Health and sanitation is a big issue. One camp set up in a government building had no bathing facility. Whereas the men and young children can take baths outside on the school lawn, women don't have that option. Many people didn't have a chance to pick up their belongings when the floods hit their village so they have no change of clothes. Many are wearing what they left home in and without being able to wash and women's hygiene in particular has deteriorated. The situation is even worse for menstruating and pregnant women.It's not just a matter of physical health and saftely, either:
The camps are also culturally shocking for women and girls. Many have never been around a man who isn't a member of their family. Now they are amongst hundreds of men who are complete strangers.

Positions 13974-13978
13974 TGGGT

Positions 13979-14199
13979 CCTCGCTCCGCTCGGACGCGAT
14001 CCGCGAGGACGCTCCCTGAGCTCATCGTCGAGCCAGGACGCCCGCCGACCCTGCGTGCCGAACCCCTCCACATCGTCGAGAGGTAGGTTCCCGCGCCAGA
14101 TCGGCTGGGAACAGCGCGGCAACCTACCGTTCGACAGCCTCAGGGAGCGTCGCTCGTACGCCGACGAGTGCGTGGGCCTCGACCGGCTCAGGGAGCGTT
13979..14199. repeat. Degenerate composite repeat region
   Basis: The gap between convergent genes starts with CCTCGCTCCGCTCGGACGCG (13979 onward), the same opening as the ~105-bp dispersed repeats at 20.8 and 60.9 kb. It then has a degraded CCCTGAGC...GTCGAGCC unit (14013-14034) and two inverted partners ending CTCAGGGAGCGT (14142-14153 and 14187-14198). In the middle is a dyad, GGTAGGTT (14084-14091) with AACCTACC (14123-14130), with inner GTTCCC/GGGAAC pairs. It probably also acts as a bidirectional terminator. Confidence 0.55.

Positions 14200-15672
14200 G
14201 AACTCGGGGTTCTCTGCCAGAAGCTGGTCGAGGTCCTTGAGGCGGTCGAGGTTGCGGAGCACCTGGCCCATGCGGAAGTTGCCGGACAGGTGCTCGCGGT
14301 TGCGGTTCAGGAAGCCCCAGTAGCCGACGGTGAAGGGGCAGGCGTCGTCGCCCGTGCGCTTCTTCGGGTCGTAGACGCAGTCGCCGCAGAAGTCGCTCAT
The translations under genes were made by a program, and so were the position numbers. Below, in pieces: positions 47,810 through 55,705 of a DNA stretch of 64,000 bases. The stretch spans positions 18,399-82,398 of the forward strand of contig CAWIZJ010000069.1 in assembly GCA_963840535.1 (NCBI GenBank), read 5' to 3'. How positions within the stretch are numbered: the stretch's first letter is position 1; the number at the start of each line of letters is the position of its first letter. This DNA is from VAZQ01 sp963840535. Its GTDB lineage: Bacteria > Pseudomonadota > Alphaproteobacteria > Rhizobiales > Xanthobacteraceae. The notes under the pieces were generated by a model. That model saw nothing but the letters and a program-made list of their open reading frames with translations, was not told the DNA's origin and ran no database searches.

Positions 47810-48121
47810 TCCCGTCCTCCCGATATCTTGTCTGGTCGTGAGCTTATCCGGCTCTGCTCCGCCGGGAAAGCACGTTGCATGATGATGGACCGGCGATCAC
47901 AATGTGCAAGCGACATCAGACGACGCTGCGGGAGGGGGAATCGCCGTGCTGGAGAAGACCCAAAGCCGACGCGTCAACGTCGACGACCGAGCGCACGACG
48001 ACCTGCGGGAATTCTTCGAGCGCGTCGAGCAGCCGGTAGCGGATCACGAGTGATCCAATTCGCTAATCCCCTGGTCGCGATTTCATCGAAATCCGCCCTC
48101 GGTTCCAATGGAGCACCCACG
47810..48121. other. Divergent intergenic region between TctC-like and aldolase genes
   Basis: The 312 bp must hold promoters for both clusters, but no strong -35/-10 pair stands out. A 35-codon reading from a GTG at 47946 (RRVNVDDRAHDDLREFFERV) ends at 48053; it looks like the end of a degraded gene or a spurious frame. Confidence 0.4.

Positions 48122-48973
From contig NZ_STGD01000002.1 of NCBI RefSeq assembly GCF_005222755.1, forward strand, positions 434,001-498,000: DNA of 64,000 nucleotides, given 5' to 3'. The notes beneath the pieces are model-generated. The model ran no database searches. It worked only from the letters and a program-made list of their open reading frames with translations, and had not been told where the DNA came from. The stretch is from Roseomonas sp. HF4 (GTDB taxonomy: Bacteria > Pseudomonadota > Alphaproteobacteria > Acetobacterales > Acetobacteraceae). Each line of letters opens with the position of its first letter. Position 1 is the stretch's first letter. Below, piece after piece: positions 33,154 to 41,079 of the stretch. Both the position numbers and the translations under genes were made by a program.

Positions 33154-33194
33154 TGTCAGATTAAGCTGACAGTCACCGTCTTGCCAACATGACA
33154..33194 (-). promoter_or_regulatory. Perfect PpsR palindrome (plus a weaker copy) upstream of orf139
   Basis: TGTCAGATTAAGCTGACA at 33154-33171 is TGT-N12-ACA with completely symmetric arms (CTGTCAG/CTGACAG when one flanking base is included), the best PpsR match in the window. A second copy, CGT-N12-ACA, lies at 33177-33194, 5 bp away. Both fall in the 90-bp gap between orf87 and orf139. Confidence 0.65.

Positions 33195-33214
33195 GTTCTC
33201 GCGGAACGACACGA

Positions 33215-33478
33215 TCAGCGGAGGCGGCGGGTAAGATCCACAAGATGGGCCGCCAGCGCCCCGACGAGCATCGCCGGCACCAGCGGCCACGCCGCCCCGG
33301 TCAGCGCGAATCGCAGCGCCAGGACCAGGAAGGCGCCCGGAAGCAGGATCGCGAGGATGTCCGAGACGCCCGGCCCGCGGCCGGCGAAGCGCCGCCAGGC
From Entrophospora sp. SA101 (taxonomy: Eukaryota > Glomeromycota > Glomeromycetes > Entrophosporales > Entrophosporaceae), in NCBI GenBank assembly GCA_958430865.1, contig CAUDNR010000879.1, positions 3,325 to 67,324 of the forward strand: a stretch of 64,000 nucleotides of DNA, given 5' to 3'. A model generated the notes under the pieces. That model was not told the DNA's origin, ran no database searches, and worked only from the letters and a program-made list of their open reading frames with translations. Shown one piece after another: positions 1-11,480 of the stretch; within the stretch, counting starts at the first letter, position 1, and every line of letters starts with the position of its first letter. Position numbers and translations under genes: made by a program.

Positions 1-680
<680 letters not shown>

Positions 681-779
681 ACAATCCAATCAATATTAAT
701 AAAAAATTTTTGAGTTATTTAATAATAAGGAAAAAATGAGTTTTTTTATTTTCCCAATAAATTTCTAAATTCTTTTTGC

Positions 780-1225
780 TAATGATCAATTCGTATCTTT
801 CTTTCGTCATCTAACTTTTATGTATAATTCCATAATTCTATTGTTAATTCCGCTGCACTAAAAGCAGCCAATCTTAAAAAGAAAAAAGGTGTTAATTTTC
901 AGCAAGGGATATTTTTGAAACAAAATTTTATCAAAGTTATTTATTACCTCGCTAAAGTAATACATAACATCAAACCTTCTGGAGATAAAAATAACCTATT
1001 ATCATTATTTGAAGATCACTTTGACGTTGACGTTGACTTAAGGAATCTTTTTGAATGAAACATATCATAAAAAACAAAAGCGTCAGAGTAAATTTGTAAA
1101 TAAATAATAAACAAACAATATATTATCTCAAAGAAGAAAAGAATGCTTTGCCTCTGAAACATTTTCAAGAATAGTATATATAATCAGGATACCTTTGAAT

In some sectors of Pakistan society, apart from the religious notions of covering up and not mingling with males outside one's family, women are considered to be the custodians of male and family honour.Let us hope aid and recovery come sooner than later. The scope of this disaster is immense, and the health and safety of everyone, especially women and children, are precarious.
This notion of honour is linked with women's sexual behaviour so their sexuality is considered to be a potential threat to the honour of family. Therefore, the systems of sex segregation known as purdah are used by the society to protect the honour of the family.